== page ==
Gabler, along with most of his generation, noted a certain dissatisfaction with pure exposition of the “meaning” of the text. Surely the question of truth must arise too, and that is dealt with by looking at the “content” of the Bible. The fascinating question is what is the content (or the Sachverhalt, or res as Childs called it) of the Bible? That is where Childs parts company with Gabler, with direct hermeneutical implications.

[*] J. Ph. Gabler, "Über den Unterschied zwischen Auslegung und Erklärung erläutert durch die verschiedene Behandlungsart der Versuchungeschichte Jesu," Neuestes theologisches Journal 6 (1880):224ff, repr. in Kleinere theologische Scriften, vol 1, p. 201ff; quoted in Kümmel, The New Testament: The History of the Investigation of its Problems, p. 102-103.

[HT Michael for the quote ;)]

Thursday, 24 April 2008

An Exciting Colloquim on the Psalms!

An exciting colloquim on the Psalms is scheduled to take place in Leuven, Belgium, from August 5 - 7. Considering that it is presided over by Erich Zenger, it is not surprising that the focus is on The Composition of the Book of Psalms. This is an area that of special interest to me so if I can get accommodation sorted out I will be there. Enrolment costs 13€ for students. Lectures will be held in English, German, French, and Dutch. For a full programme go here.

I wanted to list the papers I'll definitely be visiting, but having glanced through them once again there are none that are not relevant. By far the most relevant for me will be William Brown's The metaphorical theology of the Composition of Psalms 15-24. (mmmm ... >salivate<)

Need I mention that this shift in interpretation has its roots in Childs' canonical approach, in particular his seminal essay "Psalm Titles and Midrashic Exegesis," Journal of Semitic Studies 16 (1971), 137-150? (Pdf on ATLA). Hossfeld and Zenger have mentioned their indebtedness to "anglo-saxon" approaches, though in practice their attachment to redactional intentionality holds them back from making the full "canonical jump."

Tuesday, 22 April 2008

The Bible as "Vehicle"

I've made much of the fact that for Childs the text is a witness to a divine reality. This has hermeneutical implications, especially concerning how we should read the final form of the text (see here, especially, but also here and here).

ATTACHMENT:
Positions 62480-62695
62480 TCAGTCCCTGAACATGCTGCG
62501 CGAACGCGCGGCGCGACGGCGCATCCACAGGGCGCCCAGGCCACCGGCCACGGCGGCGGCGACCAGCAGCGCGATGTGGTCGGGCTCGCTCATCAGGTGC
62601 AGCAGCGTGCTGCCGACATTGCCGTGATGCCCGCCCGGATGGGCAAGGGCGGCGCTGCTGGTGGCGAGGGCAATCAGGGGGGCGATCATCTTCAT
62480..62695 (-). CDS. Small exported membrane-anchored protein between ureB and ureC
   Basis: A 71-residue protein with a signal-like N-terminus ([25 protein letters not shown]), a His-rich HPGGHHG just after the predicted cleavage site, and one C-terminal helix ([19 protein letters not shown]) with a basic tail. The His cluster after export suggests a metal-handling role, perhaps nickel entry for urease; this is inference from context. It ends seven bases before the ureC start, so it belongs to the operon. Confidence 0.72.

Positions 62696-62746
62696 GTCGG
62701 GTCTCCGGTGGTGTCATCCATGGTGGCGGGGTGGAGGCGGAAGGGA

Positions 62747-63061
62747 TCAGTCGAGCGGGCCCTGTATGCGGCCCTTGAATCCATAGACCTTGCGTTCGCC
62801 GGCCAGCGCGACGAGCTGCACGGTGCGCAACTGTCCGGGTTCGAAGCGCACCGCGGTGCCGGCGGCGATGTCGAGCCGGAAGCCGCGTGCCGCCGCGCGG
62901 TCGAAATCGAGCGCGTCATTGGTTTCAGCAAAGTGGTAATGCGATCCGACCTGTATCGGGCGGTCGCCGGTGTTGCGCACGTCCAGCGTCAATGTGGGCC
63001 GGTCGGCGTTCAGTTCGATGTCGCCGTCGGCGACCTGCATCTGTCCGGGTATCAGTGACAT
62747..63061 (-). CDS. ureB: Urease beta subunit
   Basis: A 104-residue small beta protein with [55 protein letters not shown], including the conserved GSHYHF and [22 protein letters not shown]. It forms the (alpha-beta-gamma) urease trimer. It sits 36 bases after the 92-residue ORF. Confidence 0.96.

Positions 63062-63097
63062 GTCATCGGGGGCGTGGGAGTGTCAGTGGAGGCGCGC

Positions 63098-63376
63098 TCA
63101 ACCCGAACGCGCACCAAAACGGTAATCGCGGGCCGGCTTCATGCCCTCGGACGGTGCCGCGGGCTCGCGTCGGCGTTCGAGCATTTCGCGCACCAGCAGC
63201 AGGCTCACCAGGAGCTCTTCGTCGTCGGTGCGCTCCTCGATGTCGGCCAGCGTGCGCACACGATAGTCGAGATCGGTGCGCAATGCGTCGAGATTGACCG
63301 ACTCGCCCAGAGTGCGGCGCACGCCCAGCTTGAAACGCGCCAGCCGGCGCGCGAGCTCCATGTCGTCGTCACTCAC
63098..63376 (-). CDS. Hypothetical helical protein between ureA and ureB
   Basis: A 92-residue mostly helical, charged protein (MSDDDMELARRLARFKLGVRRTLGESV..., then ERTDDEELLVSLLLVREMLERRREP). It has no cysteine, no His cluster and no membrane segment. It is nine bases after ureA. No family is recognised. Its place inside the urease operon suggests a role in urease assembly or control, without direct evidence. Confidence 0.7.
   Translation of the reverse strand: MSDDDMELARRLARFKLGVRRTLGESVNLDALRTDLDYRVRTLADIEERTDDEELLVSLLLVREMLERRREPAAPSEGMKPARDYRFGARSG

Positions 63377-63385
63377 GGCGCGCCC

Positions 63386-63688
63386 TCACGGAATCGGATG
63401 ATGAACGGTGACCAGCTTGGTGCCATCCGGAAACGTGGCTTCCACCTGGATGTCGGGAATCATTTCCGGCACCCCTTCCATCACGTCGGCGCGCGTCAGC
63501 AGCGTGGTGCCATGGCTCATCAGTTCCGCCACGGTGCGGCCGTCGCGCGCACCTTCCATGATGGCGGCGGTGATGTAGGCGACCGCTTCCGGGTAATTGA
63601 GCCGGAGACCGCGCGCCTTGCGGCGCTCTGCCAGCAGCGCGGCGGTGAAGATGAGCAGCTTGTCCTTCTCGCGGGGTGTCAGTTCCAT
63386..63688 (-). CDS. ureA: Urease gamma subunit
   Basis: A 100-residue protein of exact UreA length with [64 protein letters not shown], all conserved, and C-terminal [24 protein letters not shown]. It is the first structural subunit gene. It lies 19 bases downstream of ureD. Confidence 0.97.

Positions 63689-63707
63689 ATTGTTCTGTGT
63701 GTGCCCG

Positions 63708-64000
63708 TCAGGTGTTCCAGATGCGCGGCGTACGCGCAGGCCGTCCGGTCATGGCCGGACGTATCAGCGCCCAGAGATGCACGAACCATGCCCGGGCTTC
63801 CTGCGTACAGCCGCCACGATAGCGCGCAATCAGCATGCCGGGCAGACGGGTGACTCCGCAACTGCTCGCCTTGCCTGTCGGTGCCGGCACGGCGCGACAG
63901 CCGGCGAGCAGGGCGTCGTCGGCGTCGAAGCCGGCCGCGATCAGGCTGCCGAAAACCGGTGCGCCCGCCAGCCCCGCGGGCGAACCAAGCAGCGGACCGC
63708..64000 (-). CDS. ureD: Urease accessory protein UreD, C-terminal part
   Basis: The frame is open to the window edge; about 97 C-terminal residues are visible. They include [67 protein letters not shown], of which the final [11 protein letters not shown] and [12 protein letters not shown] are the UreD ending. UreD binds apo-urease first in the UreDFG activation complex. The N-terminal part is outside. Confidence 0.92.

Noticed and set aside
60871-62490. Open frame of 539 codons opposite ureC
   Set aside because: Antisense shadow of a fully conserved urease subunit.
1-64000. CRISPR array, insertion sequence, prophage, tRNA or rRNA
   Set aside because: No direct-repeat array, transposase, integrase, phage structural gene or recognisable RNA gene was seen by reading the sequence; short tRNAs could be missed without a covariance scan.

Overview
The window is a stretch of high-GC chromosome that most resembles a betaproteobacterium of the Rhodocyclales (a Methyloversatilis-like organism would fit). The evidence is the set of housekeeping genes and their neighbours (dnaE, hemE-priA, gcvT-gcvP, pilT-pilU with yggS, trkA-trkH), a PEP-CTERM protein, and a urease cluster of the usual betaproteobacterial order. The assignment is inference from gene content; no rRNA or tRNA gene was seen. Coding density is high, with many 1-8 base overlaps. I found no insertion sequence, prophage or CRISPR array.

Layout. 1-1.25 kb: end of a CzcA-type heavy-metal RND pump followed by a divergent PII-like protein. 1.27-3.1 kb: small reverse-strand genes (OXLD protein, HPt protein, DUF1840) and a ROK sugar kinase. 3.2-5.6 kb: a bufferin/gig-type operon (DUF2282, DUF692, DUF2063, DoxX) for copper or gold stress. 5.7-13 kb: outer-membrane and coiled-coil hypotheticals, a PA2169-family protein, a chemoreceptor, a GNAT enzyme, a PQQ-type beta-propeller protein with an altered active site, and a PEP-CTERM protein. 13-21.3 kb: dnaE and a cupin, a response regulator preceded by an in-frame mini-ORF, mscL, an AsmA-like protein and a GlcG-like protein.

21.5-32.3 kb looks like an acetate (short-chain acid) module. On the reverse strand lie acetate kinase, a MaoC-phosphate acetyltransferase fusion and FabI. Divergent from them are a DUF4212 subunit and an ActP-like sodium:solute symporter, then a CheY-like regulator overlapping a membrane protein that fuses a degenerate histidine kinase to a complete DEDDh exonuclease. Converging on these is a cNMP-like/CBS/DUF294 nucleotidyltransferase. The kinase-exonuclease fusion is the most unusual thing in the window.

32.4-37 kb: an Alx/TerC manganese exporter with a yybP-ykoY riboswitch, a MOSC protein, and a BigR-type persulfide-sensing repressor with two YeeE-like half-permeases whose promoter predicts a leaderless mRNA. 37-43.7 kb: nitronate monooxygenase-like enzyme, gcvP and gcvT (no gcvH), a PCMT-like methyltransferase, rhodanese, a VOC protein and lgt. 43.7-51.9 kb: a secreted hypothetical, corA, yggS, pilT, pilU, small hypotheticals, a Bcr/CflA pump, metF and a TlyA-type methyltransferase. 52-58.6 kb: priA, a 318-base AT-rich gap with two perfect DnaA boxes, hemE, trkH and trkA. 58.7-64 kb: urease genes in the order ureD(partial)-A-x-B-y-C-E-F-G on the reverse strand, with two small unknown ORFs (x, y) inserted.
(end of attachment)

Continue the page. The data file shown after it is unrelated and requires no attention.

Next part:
As I read through Childs' Exodus commentary, I notice that he also uses the word vehicle. As such, the Bible is a vehicle of truth, so that particular stories can be used to illustrate certain truths or drive a point home. The Rabbis, for example, used the story of the manna in the wilderness as a vehicle for expressing God's care for his people; the early church Fathers used the same story as a homiletical vehicle for a variety of themes, ranging from preparation for martyrdom (Ignatius) to polemics against the Jews (Cyril of Alexandria).

The question I'm asking myself, is whether there is a difference between the "Bible as witness" and the "Bible as vehicle"? The following article on the Biblical Theology movement uses the terms interchangeably: the Bible is a vehicle or witness of the divine Word.

I intend to keep an eye out as I keep on reading. In the meanwhile, I did a quick google and came up with the following interesting phrases on "the Bible as vehicle":

For a secular use of the term, this article talks about the Bible being used as a vehicle for cultural, historical education.

Steve Harris's blog speaks of the Bible as "a vehicle of God's authority through which he acts in the lives of people and in the world"

A critic of Christianity scorns the idea of the Bible being "a vehicle of magic communication from God to me."

A would be Gnostic helps a teenager struggling with Christianity with the following advice: she needs to remember "that the bible is a vehicle to God - a tool to use on your journey."

The Christian Right apparently uses the Bible as a vehicle for defending their position on many subjects.